Bayer Corp. plans to establish a film insert molding research and development facility at its Pittsburgh headquarters.
The $1 million building will advance the technology, help North American original equipment manufacturers and molders understand the design and decoration possibilities of film insert molding and provide customer support. The laboratory, set to open in the first quarter next year, is similar to Bayer AG's film insert molding lab in Dormagen, Germany.
That lab was established in 1986 and technicians developed technologies to be applied to commercial products.
The results include several Bayer patents and a variety of commercial applications such as heater control knobs, light switches, cellular phone and pager casings and key pads, auto front grilles and control panel bezels.
Although the U.S. lab has not been established yet, Bayer has the equipment and is working with customers.
``With our new film insert molding facility in Pittsburgh, we'll be able to exchange technology with Bayer AG and offer that expertise to customers here in North America,'' Peter Geise, business director of films for Bayer Corp.'s Polymers Division, said in a news release. ``We will also do original research work here.''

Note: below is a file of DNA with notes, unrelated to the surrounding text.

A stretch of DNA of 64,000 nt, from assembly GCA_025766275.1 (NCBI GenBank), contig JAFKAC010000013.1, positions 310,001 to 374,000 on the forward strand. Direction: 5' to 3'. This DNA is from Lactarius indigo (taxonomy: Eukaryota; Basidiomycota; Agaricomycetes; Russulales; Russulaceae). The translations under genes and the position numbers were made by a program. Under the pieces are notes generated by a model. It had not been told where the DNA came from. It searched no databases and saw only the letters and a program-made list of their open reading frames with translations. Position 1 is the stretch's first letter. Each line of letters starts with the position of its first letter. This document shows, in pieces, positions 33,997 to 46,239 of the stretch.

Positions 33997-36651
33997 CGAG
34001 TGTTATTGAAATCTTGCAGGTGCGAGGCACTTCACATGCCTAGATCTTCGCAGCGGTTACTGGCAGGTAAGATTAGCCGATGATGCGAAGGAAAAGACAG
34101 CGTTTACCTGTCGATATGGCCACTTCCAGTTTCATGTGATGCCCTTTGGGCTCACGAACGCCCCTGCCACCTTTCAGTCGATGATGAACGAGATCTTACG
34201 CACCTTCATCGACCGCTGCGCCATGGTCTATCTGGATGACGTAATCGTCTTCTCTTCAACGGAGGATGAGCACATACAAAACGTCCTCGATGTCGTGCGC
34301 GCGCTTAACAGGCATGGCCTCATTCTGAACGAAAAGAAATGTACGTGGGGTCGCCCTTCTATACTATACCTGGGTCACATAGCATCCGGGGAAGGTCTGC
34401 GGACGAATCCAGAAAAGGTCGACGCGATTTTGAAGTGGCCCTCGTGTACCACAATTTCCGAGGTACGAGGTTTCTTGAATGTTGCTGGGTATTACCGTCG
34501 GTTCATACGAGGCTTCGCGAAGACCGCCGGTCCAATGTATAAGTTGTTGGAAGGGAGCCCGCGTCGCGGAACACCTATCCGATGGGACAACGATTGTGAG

``Our parent company helped develop film insert molding and has been refining the technology ever since,'' added Stephen Smith, senior plastics engineer. ``With this new facility, we've taken it upon ourselves to help further the technology and offer a unique resource to our customers.''
Film insert molding starts by decorating a specialty film with anything from a solid color to precision-registered graphics. The film is formed and die cut, then placed into the mold of an injection molding machine. A compatible resin is shot behind the film, bonding the film surface to the molding resin and forming a decorated, finished, integrated part.
The new facility will feature printing equipment, various forming methods, including Bayer-patented technologies, hard-tool die cutting and injection molding.
Bayer will test film-to-resin compatibility on a range of materials, including polyurethanes.